Published on April 26th, 2018 | by William Charles55
Chase To Make Changes To Chase United Explorer Card (June 1st)
Update 2: This change only affects the personal version of this card.
Small update: As some people point out the loss of 10,000 miles after $25,000 in spend is a big loss as people are spending $25,000 on this card for the PQD status waiver.
Chase has announced that they are making changes to the United Explorer card, these changes will go into effect on June 1st, 2018 (official notices are being sent out, but this comes directly from Chase so the information is confirmed). All current card members will automatically be upgraded to the new card at launch and anybody who applies between today and June 1st, 2018 will also be upgraded. The changes are as follows:
- Card will earn 2 United miles per $1 spent on hotel stays and restaurant purchases (this is in addition to the 2 cardholders already receive on United purchases)
- 25% off in flight purchases when using your card (including WiFi and food/beverages)
- Addition of $100 Global Entry/TSA PreCheck credit
- Removal of 10,000 miles after $25,000 in spend
- Removal of return protection/price protection benefit (purchase protection remains)
- Annual fee stays the same at $95
- Other standard benefits remain the same:
- 2 miles per $1 spend with United Airlines
- 1 mile per $1 spend on all other purchases
- Last seat availability
- Miles don’t expire
- Free checked bag when you pay with card (for 2 people)
- Priority boarding
- 2 Club passes per year
- No FX fees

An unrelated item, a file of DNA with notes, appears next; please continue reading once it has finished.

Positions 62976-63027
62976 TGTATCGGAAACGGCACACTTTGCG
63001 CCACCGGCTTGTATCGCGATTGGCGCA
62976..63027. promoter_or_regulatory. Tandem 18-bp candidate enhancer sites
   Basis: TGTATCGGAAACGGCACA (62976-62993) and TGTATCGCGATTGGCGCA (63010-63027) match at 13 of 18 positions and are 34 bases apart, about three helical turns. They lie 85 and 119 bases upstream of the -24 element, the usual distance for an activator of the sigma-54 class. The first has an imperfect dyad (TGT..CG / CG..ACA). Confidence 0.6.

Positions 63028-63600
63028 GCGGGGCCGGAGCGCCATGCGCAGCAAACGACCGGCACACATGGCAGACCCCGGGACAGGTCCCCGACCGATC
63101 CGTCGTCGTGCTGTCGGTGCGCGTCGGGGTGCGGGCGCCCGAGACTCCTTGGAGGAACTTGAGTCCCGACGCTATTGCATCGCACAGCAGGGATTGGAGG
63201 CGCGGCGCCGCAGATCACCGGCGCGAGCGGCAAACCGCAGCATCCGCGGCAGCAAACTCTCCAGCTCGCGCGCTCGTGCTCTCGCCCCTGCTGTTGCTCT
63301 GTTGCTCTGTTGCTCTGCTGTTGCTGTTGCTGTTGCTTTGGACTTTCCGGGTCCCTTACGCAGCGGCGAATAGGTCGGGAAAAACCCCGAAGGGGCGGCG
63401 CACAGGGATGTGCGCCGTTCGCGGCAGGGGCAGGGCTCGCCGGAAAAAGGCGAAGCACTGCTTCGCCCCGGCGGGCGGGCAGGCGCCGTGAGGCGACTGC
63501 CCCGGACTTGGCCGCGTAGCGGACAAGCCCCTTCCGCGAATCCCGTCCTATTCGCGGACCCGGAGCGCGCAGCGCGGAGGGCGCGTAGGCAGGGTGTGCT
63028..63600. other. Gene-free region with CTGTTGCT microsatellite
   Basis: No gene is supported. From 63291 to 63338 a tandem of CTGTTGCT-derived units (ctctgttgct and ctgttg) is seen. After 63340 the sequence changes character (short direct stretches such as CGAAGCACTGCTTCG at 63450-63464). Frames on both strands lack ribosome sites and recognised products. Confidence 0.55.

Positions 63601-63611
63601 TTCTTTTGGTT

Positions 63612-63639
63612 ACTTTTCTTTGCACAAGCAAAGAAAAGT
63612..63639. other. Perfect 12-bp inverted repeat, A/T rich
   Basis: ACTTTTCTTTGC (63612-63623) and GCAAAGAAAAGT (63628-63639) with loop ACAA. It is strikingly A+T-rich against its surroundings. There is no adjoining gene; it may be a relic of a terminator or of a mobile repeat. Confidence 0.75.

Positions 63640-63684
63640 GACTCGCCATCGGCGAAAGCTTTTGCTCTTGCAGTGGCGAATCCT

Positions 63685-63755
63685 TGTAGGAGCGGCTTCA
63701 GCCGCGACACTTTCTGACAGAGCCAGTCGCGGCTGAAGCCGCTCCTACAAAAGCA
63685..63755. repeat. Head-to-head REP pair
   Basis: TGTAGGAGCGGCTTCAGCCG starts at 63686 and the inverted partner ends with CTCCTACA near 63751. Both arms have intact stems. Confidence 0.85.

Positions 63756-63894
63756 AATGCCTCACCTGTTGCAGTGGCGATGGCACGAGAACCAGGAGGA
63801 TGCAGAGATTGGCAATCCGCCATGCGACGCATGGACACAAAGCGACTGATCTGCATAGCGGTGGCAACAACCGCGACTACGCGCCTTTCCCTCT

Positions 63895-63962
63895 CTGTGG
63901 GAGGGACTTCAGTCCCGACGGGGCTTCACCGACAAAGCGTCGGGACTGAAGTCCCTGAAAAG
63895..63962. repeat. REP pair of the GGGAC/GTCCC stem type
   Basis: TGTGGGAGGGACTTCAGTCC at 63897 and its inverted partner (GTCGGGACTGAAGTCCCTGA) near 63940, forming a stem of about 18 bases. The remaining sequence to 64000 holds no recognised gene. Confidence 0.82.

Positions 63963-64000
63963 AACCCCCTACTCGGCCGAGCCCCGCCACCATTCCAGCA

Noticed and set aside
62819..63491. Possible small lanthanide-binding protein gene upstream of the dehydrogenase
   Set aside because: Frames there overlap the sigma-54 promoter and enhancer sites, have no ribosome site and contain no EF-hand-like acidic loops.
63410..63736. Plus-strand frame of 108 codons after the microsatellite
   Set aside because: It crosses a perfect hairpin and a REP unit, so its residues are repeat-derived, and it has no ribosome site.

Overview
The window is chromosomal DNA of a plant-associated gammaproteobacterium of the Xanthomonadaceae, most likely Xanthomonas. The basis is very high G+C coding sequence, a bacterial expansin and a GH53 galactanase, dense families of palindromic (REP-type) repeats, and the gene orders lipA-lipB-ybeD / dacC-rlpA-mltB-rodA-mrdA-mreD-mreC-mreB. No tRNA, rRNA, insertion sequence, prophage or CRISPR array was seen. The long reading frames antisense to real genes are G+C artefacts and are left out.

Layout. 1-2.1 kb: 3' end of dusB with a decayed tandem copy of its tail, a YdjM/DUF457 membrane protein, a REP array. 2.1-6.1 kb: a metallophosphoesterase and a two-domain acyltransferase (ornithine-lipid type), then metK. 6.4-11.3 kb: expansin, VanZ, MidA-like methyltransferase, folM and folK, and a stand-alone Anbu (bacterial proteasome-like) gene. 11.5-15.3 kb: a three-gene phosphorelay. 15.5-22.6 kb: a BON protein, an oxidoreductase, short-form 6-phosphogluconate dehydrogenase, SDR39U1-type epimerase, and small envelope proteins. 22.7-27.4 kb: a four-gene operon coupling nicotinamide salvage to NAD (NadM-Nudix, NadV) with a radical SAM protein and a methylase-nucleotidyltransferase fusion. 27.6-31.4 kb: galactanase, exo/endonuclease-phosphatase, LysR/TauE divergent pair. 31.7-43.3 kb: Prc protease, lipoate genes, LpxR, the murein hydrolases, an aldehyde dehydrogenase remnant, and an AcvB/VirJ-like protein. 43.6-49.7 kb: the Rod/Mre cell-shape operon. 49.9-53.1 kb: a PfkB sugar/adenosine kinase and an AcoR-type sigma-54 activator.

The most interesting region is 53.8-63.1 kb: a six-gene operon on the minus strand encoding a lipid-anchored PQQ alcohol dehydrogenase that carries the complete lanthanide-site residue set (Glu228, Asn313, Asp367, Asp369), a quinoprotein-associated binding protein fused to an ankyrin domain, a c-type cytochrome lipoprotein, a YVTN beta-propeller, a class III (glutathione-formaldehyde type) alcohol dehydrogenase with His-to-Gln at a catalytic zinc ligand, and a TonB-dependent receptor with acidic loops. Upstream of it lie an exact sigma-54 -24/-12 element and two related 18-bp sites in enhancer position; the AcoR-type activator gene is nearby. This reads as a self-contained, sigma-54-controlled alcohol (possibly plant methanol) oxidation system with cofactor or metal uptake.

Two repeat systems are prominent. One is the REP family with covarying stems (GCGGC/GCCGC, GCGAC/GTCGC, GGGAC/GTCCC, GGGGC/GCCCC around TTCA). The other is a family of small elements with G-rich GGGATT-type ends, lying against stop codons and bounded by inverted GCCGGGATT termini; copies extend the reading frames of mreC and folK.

Chase states the vast majority of card members will earn more miles under the new program despite the removal of 10,000 miles after $25,000 in spend due to the extra 2x mile categories. Other cards earn up to 4% cash back on restaurant purchases, so you’d need to value United miles at over 2¢ each for this card to be a better option. Chase already offers 2x hotel points per $1 spent on the Sapphire Preferred and 3x on the Chase Sapphire Reserve, other card issuers also offer categories bonuses on hotel purchases as well so that addition is not huge either.
It seems every card comes with Global Entry/TSA PreCheck, I’d be surprised if most readers don’t already have it (though you can use it for someone else). The addition of the 25% discount on in flight purchases is nice and unlike the Citi American Airline cards this does cover WiFi purchases. The removal of the 10,000 mile bonus shouldn’t really matter as putting mass amounts of spend on this card has never really made sense anyway, you’d be better off putting that on a card that earns at a high rate on all purchases.
The biggest loss is something we’ve already discussed and that’s the loss of return protection and price protection. Chase states that less than 0.2% of card members currently use these benefits (on this portfolio). The problem with that type of analysis is that this is an insurance benefit, you’d hope most cardholders aren’t using it. Insurance is as much about peace of mind as it is about actually filing a claim and using the benefit. I’d also argue that it’s possible a lot of cardholders simply don’t know that the benefit exists.
I’d expect that use rate to be much higher on Chase branded cards such as the Chase Sapphire Preferred/Chase Sapphire Reserve and even higher on cards that people are using as their daily drivers such as Chase Freedom Unlimited or Chase Freedom. The truth is that administering this benefit has likely become too expensive due to automated claims from things like Earny. If that’s the case then ideally Chase would replace those benefits with something similarly useful. If you look at these changes without the price protection/purchase protection removal I’d say they are a net gain for cardholders, but only slightly so.